How Often Should You Get New Shoes?

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Who doesn’t enjoy a fresh pair of kicks, but when is it best to replace your shoes?

Shoes do a lot for you in your everyday life, from the toughest workouts to pulling an outfit together and even play a role in your overall health and wellness. But as with any product and all things in life, shoes only last so long. Which leads to the question, how often should you get new shoes?

First, let’s clarify the difference in wanting new kicks and needing them. For sneakerheads and shoe fanatics, any moment is the right time to get a new pair, but that isn’t what we’re talking about (but for those who just love new kicks, have you checked out the full YORK lineup?) When it comes to needing to replace a pair of shoes, there are a few factors that can determine the best time to invest in a new pair, such as how often you wear them and for what activities. Casual shoes that are worn for just everyday life, not a workout, can often have a much longer life.

Whether occasional or everyday shoes, the moment you start feeling any form of discomfort on your feet while on a particular pair of shoes, that's enough of a sign to get a new  pair of shoes. The thing is, the healthiness of your foot highly depends on the kind of shoes you wear and the condition that they are in. Worn out shoes go as far as affecting your calves, ankles and hips. You can also get blisters and other foot problems if you don't get a new pair early enough.

 

Let's look at a few signs that show it's time to replace your shoes:

Lack of support and discomfort on your foot

The primary function of shoes is to provide support and comfort to your feet. When you stop getting the needed comfort from a pair of shoes, it's high time you replaced them. 

It shouldn't matter if they still look new or trendy. Comfort is something you shouldn't compromise — managing discomfort can lead to foot problems like blisters, soreness of the foot, and more. 


Wear and tear

Wear and tear is mostly why many people would dump an old pair of shoes for a new pair. Wear and tear are obvious signs that your pair of shoes are old, and need to be replaced. Wear and tear in shoes are of three types:

Outsole wear: Outsole wear is an indicator that the bottom of your shoes (soles) that provide support have gone soft. The soles of your shoes are usually hard to enable your shoes to absorb shock when your feet land on a surface. Shock absorption is applicable to your workout, running, or athletic shoes. 

You can also identify outsole wear by putting your shoe on an evenly flat surface. If they bend towards a direction, then it's time to go. The soles of your shoes should be as balanced as possible.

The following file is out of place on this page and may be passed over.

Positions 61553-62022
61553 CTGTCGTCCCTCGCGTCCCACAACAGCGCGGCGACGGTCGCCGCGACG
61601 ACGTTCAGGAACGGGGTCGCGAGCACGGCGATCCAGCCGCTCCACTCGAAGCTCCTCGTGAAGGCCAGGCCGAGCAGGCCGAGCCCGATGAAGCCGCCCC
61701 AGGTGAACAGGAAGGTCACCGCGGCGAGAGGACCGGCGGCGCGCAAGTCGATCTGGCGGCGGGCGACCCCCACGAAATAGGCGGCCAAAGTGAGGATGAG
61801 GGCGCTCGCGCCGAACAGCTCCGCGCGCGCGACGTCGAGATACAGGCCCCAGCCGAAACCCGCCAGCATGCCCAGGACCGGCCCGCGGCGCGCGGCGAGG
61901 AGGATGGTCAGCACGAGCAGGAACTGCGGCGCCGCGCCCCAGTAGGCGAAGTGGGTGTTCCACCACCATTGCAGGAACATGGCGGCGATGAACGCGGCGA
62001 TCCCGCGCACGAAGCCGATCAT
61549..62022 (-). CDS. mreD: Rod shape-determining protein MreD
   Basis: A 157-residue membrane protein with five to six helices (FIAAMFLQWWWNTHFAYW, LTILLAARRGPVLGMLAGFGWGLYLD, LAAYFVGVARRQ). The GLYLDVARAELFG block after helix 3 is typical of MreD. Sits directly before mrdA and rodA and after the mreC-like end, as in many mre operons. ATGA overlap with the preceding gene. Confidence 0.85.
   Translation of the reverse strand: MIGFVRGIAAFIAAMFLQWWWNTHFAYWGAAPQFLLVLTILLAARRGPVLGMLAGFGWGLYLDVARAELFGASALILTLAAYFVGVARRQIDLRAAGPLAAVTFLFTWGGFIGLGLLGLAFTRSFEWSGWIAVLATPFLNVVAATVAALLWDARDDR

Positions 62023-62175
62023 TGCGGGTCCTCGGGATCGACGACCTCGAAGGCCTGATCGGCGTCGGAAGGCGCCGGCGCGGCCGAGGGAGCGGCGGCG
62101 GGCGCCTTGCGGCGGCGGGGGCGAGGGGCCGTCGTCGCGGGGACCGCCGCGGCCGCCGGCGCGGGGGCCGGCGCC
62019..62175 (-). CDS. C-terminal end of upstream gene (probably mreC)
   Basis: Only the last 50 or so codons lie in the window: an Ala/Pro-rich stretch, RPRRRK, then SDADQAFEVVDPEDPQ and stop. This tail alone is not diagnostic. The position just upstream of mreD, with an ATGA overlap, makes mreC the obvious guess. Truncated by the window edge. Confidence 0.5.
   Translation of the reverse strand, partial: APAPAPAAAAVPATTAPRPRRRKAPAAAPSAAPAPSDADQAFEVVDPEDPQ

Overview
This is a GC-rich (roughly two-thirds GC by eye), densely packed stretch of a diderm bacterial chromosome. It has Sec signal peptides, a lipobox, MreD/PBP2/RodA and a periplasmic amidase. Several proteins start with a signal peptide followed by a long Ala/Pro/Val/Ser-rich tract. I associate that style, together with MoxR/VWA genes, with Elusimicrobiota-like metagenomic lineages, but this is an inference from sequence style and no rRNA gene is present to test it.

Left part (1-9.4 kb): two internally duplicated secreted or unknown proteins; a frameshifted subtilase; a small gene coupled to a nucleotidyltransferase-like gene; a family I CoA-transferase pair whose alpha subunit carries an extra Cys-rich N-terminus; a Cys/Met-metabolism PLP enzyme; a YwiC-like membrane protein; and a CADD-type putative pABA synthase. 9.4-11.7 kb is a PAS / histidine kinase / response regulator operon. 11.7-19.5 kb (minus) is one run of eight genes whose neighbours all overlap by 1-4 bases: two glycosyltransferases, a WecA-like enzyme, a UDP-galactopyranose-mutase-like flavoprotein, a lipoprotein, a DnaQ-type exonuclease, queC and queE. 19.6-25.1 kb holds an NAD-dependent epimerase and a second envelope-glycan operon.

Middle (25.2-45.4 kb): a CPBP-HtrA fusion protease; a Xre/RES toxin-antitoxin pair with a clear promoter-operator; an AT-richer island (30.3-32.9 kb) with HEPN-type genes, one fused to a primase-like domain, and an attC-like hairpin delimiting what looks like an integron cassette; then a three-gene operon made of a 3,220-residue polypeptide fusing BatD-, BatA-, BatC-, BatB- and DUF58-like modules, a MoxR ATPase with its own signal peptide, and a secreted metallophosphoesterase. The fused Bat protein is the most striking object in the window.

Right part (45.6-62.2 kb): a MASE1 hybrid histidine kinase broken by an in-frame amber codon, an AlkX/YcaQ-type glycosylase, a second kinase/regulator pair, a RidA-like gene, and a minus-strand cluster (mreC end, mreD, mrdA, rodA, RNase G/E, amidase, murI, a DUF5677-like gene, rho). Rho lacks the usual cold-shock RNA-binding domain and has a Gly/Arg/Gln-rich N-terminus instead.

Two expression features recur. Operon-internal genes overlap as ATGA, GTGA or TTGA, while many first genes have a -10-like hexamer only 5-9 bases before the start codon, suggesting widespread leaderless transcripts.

Midsole/cushioning layer wear: The middle of your sole absorbs shock when you run or perform activities. You'll know the midsole has become weak when your feet feel impact, and no longer absorb shock. 

Interior wear: Like the name implies, this is  when you notice that the inside of your shoe is falling apart. The shoes start peeling off from within. 


Aches and pains

It's wrong to get to this level before changing your shoes. Many people wait until they start having foot aches and pains before letting their old shoes go. It's unhealthy for your feet, and you should be more observant of your shoes to know when it's time to get a new pair. 

 

How often should you replace workout shoes? 

There's a debate on how long workout shoes should last. Some shoe experts say when your shoes have walked or ran 300 - 500 miles, depending on intensity and impact. A few experts are of the opinion that regular workout shoes shouldn't last more than six months, depending on the material, your weight, and other activities. Ultimately, the best way to determine is to listen to your body, look for discomfort when wearing a pair of shoes, and look for clear signs of wear and tear.

Training

How often should you replace your running shoes?

Running is one of the exercises that help keep your body in shape. Runners need comfortable, supportive and balanced running shoes. Old running shoes no longer provide runners with the much needed support, shock absorption and comfort for their feet, which affects their ankles, knees, hips and sometimes, their spines. 

Experts recommend that you should change your running shoes when they've covered 300 - 500 miles. You don't have to wait for the soles of your running shoes to start falling apart. The longevity of your running shoes is dependent on durability (material) and structure (shape) of the shoes. 

Running

Replacing shoes will also depend on when the timing is right with your wallet and it fits into your life, but knowing when to get a new pair of shoes, especially your workout shoes, can have tremendous benefits for overall health.

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